• Prime Wine Sweden

Oenoforos:

  • Oenoforos
  • Carovin

And perhaps the least familiar name of all, Viva Wine and Spirits Group:

  • Chris Wine & Spirits
  • Giertz Vinimport
  • Mero Wines
  • The Wine Team (ex Future Wines )
  • Winemarket (sic)

Many billions worth of wine

The top five each have well over one billion SEK in wine sales to Systembolaget.

Together, sales by the ten largest reach just over SEK 10 billion. Only wine that is. Just to Systembolaget.

It may be interesting to note that Pernod Ricard Sweden AB does not come until the seventh place, with a turnover of 670 million SEK. As you may remember (or not) Pernod Ricard bought V & S Vin and Sprit AB a few years ago when the Swedish state sold the former monopoly importer. (V&S Vin & Sprit had the monopoly on wine imports to Sweden until the mid 1990s when imports were liberalised. It remained under state ownership, on a competitive market. A few years back it was sold.) If you go back in the statistics until shortly before PR’s acquisition of V&S Vin & Sprit they had a very dominant position, with well over two billion SEK in sales (wine). Now, this has shrunk dramatically. It might not be so surprising since Pernod Ricard was in particular interested in the spirits portfolio, notably Absolut vodka.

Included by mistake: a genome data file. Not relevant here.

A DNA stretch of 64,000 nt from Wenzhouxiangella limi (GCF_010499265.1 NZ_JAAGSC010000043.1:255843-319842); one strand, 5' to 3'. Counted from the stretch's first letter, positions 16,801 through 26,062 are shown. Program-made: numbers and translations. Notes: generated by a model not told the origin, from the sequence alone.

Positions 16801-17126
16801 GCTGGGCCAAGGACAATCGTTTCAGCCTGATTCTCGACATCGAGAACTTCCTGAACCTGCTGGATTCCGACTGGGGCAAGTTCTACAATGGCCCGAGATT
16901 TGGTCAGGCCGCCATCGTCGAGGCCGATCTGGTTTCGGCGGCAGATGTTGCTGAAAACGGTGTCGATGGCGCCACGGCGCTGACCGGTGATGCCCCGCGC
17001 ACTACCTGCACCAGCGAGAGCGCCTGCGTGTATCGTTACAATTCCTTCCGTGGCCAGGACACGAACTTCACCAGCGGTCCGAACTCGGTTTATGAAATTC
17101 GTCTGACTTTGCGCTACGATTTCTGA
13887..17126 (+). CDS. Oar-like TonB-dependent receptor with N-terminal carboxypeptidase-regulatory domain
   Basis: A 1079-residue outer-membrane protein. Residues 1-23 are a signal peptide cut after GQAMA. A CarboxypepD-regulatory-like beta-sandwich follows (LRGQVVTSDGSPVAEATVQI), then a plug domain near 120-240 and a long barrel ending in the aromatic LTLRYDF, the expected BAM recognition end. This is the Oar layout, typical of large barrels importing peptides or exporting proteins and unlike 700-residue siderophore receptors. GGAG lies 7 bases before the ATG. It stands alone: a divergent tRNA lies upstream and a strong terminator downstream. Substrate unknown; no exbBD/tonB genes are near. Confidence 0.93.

Why this jumble of group companies?

One may wonder why the big wine importers have all these subsidiaries for activities that in reality actually are quite moderate in size. It is also often the same people sitting in management positions in the different companies, so from a purely operational point it seems not meaningful. On the contrary, it must increase administrative costs having several different company structures.